The theatre of darts
Sid Waddell names the Grand Slam's best characters and assembles his cast for a darts panto!
Last Updated: 16/11/11 3:45pm
One thing I love about darts, and always have done since I started meeting the top players in 1972, is the mixture of swagger and precision.
That was the trademark of guys like Alan Evans, Leighton Rees, Jocky Wilson, John Lowe and all the players that brought the sport to prominence in the early days.
I remember when Eric Bristow got dartitis in 1987 and his game went off the boil people said there were no characters left in darts, but this tournament is proving, day by day, that we've got just as many as we did in the 1980's.
One of the best is Paul Nicholson - and that's not just my Geordie bias. I come from a village less than 10 miles from his hometown of Blyth and I know he will get his leg pulled when he goes on stage acting like a Smart Alec. If you move your lip it'll get pegged down - and that's what I like about him.
It's no good being all mouth and no trousers, but there was plenty of talent in his 11-dart leg against Wes Newton on Monday night. He made sure his opponent knew he had a game on his hands.
As for Phil Taylor, he looks like he's enjoying his darts and got six darts into a nine-darter against Steve Beaton before ending the match with a terrific 107 finish. That's the moment that the Taylor campaign came alive and it's ominous for the rest of the field.
The commentators made a good point that when he opens the door a little bit, his opponents try far too hard to beat him - and he takes advantage of that. He doesn't mind leaving a hard finish because he knows the others are walking on guilded splinters; they put themselves under big pressure to take their opportunities.
Wayne Mardle puts it well when he says that darts is a split-second game and Taylor is the master of hitting trebles when you don't expect him to. He's a master at delivering sickeners to his opponents.
There's an old saying that says form is temporary but class is permanent and you can apply that to Terry Jenkins.
This guy has always been capable of pulling out 100+ finishes from nowhere and he was the master of battling back for draws in the Premier League. Those battling qualities were evident again against James Wade on Tuesday - a match he had to win to stay in the tournament.
At one point he won four legs on the trot and to do that against one of the favourites, under that sort of pressure, was simply amazing.
Some players like to spend their time on the golf course or at the races, but Jenks prefers to spend his time pricing up Grandfather clocks! He's a world expert on antiques and we should call him the Lovejoy of Darts.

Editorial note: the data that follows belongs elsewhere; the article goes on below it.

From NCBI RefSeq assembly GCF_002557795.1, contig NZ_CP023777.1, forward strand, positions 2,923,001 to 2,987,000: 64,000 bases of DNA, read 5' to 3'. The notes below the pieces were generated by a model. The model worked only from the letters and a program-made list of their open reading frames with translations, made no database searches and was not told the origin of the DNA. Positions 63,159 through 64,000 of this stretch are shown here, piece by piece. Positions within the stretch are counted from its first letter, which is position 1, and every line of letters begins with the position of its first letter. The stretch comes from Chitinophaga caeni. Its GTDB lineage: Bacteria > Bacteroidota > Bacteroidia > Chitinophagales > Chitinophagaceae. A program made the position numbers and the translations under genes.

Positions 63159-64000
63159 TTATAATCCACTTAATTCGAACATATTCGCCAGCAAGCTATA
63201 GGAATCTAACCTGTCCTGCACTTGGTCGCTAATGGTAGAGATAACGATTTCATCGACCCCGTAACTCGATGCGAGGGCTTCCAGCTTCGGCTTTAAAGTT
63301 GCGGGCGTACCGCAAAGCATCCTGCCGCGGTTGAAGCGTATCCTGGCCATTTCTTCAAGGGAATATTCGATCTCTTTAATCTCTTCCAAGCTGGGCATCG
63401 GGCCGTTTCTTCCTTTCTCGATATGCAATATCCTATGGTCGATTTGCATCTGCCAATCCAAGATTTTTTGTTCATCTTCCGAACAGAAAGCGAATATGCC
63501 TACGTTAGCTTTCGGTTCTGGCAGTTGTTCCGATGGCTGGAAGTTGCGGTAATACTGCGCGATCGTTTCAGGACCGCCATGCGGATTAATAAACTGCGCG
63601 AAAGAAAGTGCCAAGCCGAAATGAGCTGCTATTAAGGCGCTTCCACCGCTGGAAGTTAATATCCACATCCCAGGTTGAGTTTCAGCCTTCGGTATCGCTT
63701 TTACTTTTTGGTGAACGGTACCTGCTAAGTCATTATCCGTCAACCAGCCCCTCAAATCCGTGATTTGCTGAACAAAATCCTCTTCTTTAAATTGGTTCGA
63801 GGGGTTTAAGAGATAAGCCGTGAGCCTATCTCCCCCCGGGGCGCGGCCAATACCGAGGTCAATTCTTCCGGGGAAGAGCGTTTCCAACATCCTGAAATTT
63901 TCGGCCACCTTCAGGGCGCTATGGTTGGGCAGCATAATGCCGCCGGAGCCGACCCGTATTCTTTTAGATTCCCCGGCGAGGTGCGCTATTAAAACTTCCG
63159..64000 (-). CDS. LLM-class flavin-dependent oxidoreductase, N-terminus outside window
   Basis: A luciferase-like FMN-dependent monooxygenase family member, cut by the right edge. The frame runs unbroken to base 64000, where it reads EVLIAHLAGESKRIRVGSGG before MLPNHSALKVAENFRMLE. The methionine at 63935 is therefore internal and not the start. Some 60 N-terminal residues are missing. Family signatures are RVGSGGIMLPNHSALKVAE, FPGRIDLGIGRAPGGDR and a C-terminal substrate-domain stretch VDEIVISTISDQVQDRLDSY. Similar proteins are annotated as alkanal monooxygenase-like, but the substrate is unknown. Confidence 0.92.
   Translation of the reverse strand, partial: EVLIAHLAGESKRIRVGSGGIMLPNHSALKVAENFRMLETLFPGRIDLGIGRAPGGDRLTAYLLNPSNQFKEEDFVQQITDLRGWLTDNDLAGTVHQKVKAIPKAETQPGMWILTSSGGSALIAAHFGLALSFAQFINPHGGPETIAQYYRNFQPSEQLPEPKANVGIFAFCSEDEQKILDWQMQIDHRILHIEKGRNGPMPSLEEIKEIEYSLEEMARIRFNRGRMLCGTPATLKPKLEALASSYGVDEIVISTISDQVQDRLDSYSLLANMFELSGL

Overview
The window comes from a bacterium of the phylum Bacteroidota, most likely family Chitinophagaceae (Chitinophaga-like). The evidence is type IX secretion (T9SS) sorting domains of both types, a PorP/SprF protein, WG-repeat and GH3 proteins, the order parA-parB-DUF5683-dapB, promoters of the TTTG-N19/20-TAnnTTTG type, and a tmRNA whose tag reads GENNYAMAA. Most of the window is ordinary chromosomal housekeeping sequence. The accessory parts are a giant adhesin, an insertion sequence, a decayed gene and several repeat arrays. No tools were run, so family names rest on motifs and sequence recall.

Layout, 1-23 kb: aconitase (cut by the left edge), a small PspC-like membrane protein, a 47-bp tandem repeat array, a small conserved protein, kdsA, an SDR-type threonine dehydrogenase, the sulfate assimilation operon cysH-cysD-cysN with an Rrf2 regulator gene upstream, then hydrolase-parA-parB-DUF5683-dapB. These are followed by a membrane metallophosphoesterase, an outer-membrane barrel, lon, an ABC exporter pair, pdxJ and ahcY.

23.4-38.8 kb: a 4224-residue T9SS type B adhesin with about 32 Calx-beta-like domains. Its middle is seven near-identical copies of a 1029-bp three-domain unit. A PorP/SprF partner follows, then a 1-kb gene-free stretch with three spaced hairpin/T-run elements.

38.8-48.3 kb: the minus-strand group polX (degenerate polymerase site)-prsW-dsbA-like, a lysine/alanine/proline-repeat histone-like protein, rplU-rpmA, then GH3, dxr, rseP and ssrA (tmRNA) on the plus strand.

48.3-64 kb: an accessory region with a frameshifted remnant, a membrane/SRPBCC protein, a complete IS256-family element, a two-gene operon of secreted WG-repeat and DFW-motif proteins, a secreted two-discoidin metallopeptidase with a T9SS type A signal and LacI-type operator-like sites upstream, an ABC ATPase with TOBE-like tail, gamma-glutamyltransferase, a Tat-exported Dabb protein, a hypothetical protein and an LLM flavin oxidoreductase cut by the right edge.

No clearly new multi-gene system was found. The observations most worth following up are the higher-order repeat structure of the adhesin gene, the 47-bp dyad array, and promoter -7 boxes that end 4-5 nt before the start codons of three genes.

Meanwhile, Gary Anderson seems to spend most of his time in coffee houses and I'm sure he's already found the best Café Mocha in Wolverhampton. We're yet to see him spark and while he is a very nervous player I expect to see him improve when the games get longer. He plays Wade in the next round and that will be a belter.
And I must mention Adrian Lewis, who swanned up to the oche against Co Stompe and did his thing, to the thrill of the crowd. (Speaking of the fans, I don't think I've ever seen such a fancily-dressed audience... you couldn't find a Superman or Darth Vader outfit in Wolverhampton if you wanted to!)
However, the star of the show so far - without doubt - has been Ted Hankey. If you're talking about character, this guy is full of it.
A bit of controlled theatrical aggro never hurt Wilson, Bristow or Peter Manley, but you've got to pop the scores to match your strut. He did that on Tuesday because he was averaging 109 at one point during his match against Ian White.
He likes to wind up the crowd, but I'm sure he's probably a very nice guy at heart, a bit of a softy who practices his move in front of the mirror. In fact, he's even inspired me to write a bit of poetry:
"Ted's a bit of a Ranto
I'd have him in my Panto
There's only one spot for Hankey
I'd make him Widow Twankey."
I've always said darts is pure theatre, but who else would Sid Enterprises cast in a panto for December 2011?
Well, Buttons would have to be the talented youngster Michael van Gerwen and I'd cast the multi-millionaire Phil Taylor against type by making him Baron Hardup.
And there's only one choice for the ugly sisters... it's got to be Wayne Mardle and John Gwynne!